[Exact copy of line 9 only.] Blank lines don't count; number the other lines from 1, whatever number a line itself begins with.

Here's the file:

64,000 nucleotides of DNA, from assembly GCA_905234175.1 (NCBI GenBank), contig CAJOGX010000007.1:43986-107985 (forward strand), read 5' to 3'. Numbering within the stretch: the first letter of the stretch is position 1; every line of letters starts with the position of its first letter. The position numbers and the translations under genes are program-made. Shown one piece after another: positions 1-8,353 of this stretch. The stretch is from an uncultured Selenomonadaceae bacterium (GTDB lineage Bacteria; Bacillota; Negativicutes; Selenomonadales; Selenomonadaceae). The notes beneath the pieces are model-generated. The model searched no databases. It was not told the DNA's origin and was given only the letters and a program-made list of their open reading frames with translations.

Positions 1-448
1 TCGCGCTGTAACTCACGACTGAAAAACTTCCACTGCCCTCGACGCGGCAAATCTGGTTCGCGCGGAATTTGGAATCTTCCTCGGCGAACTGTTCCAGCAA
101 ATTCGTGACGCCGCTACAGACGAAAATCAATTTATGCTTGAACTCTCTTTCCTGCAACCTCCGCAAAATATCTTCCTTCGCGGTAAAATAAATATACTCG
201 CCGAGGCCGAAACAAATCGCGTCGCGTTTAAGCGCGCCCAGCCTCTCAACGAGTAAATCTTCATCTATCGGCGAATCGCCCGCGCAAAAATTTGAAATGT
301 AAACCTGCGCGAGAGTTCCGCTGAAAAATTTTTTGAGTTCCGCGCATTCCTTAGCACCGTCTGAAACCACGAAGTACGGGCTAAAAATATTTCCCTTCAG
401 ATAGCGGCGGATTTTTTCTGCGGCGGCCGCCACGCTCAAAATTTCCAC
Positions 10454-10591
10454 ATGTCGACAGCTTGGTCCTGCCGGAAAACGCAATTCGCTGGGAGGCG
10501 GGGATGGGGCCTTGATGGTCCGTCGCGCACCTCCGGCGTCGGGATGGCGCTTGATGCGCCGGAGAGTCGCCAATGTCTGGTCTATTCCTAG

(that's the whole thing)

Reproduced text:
10454 ATGTCGACAGCTTGGTCCTGCCGGAAAACGCAATTCGCTGGGAGGCG